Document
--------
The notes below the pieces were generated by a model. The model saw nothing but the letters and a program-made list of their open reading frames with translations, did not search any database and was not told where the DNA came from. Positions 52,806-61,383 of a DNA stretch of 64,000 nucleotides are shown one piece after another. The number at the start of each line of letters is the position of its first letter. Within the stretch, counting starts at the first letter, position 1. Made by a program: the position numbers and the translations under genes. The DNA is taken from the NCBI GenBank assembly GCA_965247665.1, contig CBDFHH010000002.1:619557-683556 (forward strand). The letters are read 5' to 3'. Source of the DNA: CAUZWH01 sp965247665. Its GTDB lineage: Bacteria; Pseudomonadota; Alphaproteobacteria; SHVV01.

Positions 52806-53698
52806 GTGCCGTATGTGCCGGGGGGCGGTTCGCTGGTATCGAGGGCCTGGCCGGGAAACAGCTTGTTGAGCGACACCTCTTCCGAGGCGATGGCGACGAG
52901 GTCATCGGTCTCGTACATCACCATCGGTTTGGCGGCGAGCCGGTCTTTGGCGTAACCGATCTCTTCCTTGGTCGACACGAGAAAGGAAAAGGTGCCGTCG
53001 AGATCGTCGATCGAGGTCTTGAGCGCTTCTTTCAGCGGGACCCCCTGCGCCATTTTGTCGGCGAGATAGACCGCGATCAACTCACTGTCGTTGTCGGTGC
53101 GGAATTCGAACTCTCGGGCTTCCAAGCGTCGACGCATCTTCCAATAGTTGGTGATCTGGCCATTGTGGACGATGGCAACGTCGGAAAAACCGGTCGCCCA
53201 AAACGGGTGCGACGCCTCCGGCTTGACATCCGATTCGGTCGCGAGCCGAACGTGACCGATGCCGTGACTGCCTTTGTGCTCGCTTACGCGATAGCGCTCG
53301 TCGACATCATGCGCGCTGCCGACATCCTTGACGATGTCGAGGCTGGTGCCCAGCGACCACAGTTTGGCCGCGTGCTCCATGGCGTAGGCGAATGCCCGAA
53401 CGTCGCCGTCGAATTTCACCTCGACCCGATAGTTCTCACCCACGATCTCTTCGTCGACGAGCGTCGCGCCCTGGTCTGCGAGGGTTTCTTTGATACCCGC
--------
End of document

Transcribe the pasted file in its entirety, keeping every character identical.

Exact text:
The notes below the pieces were generated by a model. The model saw nothing but the letters and a program-made list of their open reading frames with translations, did not search any database and was not told where the DNA came from. Positions 52,806-61,383 of a DNA stretch of 64,000 nucleotides are shown one piece after another. The number at the start of each line of letters is the position of its first letter. Within the stretch, counting starts at the first letter, position 1. Made by a program: the position numbers and the translations under genes. The DNA is taken from the NCBI GenBank assembly GCA_965247665.1, contig CBDFHH010000002.1:619557-683556 (forward strand). The letters are read 5' to 3'. Source of the DNA: CAUZWH01 sp965247665. Its GTDB lineage: Bacteria; Pseudomonadota; Alphaproteobacteria; SHVV01.

Positions 52806-53698
52806 GTGCCGTATGTGCCGGGGGGCGGTTCGCTGGTATCGAGGGCCTGGCCGGGAAACAGCTTGTTGAGCGACACCTCTTCCGAGGCGATGGCGACGAG
52901 GTCATCGGTCTCGTACATCACCATCGGTTTGGCGGCGAGCCGGTCTTTGGCGTAACCGATCTCTTCCTTGGTCGACACGAGAAAGGAAAAGGTGCCGTCG
53001 AGATCGTCGATCGAGGTCTTGAGCGCTTCTTTCAGCGGGACCCCCTGCGCCATTTTGTCGGCGAGATAGACCGCGATCAACTCACTGTCGTTGTCGGTGC
53101 GGAATTCGAACTCTCGGGCTTCCAAGCGTCGACGCATCTTCCAATAGTTGGTGATCTGGCCATTGTGGACGATGGCAACGTCGGAAAAACCGGTCGCCCA
53201 AAACGGGTGCGACGCCTCCGGCTTGACATCCGATTCGGTCGCGAGCCGAACGTGACCGATGCCGTGACTGCCTTTGTGCTCGCTTACGCGATAGCGCTCG
53301 TCGACATCATGCGCGCTGCCGACATCCTTGACGATGTCGAGGCTGGTGCCCAGCGACCACAGTTTGGCCGCGTGCTCCATGGCGTAGGCGAATGCCCGAA
53401 CGTCGCCGTCGAATTTCACCTCGACCCGATAGTTCTCACCCACGATCTCTTCGTCGACGAGCGTCGCGCCCTGGTCTGCGAGGGTTTCTTTGATACCCGC